In conversation with Claudia Julieta Duque, Colombian journalist and human-rights activist, Brussels, 25/06/2010.
“I play chess,” said Claudia. “It’s the only way I can cope with the continued assaults on my sanity and stay a few steps ahead of my attackers.”
I was speaking to Claudia Julieta Duque, Colombian journalist and human-rights activist, during her visit to Brussels for a European Parliament press conference on the activities of DAS, the Colombian secret service.
Colombia has an abysmal human-rights record. Its Department of Administrative Security (DAS) operates an ongoing programme of threats, harassment and systematic destabilisation of anyone who dares to be critical of its policies or actions. DAS is part of the Colombian national executive, reporting directly to the President.
In early 2009, following a report by the magazine Semana, the Colombian justice system began to reveal the scale of operations established by DAS against anyone who dared to be critical of the government. At least three court cases are now ongoing, with an important new trial commencing in Colombia in June/July 2010.
Freedom of Expression under attack
The facts presented are frightening. Fifteen years of massive espionage against journalists, members of the opposition and members of the Colombian courts. A total disregard for the law or for any aspect of democratic representation. Blatant attempts to control any kind of expression that could be interpreted as opposition. In effect, life in a police state.
Claudia herself became a target after she began investigating the murder of another journalist, Jaime Garzón, in 1999. Since that time, DAS has mounted an unremitting campaign of threats and harassment against her and her family.
Claudia was in Brussels to give information to the European Parliament about just how far DAS activities had gone. International, she claimed, presenting slides detailing one particular operation, “Operacion Europa”, and its stated objective of neutralising the influence of the European judicial system and the various human-rights commissions of the European Parliament and EU national governments.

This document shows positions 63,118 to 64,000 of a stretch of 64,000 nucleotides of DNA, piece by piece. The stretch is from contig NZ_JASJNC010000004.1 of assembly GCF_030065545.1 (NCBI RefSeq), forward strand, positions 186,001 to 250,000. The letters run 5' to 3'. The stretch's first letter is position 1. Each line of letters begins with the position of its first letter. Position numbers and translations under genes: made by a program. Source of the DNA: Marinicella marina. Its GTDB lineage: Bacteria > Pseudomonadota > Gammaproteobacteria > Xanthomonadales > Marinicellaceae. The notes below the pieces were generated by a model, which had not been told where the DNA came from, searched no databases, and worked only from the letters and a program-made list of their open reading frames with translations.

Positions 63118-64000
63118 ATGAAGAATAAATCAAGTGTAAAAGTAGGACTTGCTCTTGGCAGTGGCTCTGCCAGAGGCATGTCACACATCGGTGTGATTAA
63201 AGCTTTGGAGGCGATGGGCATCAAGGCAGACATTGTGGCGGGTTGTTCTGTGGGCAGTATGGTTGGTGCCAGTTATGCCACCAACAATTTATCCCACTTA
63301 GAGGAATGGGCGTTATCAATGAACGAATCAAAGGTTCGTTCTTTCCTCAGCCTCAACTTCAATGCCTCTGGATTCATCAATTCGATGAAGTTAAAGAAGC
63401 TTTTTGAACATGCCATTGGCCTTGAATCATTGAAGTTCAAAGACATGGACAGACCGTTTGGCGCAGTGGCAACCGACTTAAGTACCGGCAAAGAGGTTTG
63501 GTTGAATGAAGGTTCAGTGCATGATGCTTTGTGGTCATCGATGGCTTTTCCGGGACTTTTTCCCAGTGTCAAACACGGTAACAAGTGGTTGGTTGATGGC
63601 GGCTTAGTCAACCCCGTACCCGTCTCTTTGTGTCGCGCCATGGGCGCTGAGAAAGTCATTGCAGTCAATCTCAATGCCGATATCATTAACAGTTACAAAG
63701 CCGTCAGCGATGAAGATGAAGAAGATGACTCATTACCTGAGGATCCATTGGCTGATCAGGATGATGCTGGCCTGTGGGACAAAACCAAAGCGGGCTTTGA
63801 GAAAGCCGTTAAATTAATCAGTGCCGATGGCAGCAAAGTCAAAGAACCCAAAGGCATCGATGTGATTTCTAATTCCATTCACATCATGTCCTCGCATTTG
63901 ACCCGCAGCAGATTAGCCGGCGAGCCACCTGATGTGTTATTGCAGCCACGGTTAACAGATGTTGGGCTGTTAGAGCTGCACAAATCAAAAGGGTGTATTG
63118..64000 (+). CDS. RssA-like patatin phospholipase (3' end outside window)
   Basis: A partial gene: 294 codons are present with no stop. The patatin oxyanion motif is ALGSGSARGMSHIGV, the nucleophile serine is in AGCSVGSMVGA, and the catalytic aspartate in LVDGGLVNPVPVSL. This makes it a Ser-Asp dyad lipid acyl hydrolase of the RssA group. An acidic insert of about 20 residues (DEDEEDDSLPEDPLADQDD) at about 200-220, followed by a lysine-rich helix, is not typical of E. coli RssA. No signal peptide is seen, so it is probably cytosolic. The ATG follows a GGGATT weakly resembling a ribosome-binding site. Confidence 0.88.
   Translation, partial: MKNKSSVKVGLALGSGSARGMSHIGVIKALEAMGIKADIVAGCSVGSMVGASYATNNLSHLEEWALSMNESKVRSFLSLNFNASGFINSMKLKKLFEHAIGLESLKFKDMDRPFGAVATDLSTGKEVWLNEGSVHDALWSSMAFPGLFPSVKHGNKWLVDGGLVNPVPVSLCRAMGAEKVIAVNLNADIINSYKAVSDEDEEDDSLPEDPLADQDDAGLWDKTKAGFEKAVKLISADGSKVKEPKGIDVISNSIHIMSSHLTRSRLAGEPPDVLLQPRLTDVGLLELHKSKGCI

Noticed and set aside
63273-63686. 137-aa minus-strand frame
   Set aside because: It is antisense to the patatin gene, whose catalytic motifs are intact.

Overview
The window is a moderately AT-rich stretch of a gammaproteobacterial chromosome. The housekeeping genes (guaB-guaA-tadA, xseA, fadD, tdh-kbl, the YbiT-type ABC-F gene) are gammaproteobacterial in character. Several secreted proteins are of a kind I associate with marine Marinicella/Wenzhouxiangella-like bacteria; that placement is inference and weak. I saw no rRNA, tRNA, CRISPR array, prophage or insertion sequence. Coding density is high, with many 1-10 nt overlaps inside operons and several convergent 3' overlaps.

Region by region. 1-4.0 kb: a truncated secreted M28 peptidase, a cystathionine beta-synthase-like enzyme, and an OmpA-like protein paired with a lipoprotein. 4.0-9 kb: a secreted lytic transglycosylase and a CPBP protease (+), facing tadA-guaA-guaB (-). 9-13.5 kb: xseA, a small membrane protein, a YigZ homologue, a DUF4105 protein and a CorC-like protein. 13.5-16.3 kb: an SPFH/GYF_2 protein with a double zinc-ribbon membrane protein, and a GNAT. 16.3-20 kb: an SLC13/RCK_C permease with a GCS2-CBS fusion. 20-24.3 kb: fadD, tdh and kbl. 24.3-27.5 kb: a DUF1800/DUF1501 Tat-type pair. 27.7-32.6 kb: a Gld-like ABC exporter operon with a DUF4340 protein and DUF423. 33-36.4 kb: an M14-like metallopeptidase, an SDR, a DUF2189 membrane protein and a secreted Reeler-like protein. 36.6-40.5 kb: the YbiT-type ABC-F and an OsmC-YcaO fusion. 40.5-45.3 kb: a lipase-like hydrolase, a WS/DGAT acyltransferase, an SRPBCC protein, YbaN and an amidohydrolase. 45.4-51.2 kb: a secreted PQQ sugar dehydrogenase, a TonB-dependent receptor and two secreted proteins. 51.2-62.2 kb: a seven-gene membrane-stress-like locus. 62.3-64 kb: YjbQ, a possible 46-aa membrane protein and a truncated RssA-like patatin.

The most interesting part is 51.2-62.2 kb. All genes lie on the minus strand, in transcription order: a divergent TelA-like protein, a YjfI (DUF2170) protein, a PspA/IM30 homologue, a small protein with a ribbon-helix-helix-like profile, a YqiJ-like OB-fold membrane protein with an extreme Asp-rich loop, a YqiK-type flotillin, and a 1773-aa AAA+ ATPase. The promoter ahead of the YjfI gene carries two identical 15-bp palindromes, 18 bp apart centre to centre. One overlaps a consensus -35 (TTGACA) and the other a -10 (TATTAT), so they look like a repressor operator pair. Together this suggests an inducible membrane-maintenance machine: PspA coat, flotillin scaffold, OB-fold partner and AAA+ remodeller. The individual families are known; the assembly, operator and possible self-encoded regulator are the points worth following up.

The methods used? Counter attacks in the press and on the web, and something called “legal war”, which was not explained.
How to survive the pressure
But what interested me in particular was how she personally managed to survive, to stay sane when facing such pressure.
“You have to understand that the objective of these people is to undermine my sanity and my credibility,” she explained. “If by consistent pressure every day, with constant phone calls, emails that never arrive, harassment and abuse from strangers, and so on, they can cause me to complain non-stop to the police, then eventually I will be labelled as a trouble-maker and ignored.”
“So I always have to find a balance between reporting what is happening to me and not crying all the time to the extent that the police and my supporters start to ignore what is happening. For each incident I have to try and anticipate what these people are trying to achieve, and then do the opposite. It is this winning small of victories over these people from time to time that keeps me going.”
Yet the cost has been high. Claudia was already on her second self-imposed exile by 2004. And it was not until last year, in 2009, that the Colombian Court finally set out an order to protect her fundamental rights. The court has documented evidence that officers of DAS were directly involved in her harassment, in some cases causing her own bodyguards to act as spies and report on her movements.
But what kind of costs, what numbers of people, what level of resources must have been applied to mount such a huge campaign against one person over years?
I suggested that such a programme of deliberate “psychological destabilisation” was highly sophisticated, and questioned if such a programme could have been devised by DAS alone. She replied that almost certainly the DAS strategy used against her and other journalists had been devised with the help of security agencies of two countries in particular. When I asked which countries, she was not prepared to tell me in an open meeting but said, “I think that you can probably guess!” I said that I probably could.
It is ironic, I said, that almost certainly the people responsible for this programme believe that they are doing the right thing for their country. She agreed, saying, “I am certain that they do believe in what they are doing. The trouble is that a programme that was originally devised for countering the influence of communist revolutionaries, and later drug cartels, is now being used against members of the democratic opposition of my country. In this way, it is undermining democracy itself within Colombia.”
But what can we do here in Europe, I asked. “You can ask, for example, which Columbians came to Europe in the last year to work for Interpol, which has cooperated closely with DAS in the past,” she replied. “Are the same techniques being put in place in Europe? Five years in Paris or Lyon with attractive salaries is a good way to get people out of the way for a while.”
Update 01/07/10: Since this article was written, an important update has taken place:
Update 21/07/2010: In recognition of her services to investigative journalism, Claudia Julieta Duque has been awarded honorary membership of the NUJ. The award was presented in person by NUJ General Secretary Jeremy Dear in Colombia.
© Philip Hunt, 2010. All rights reserved.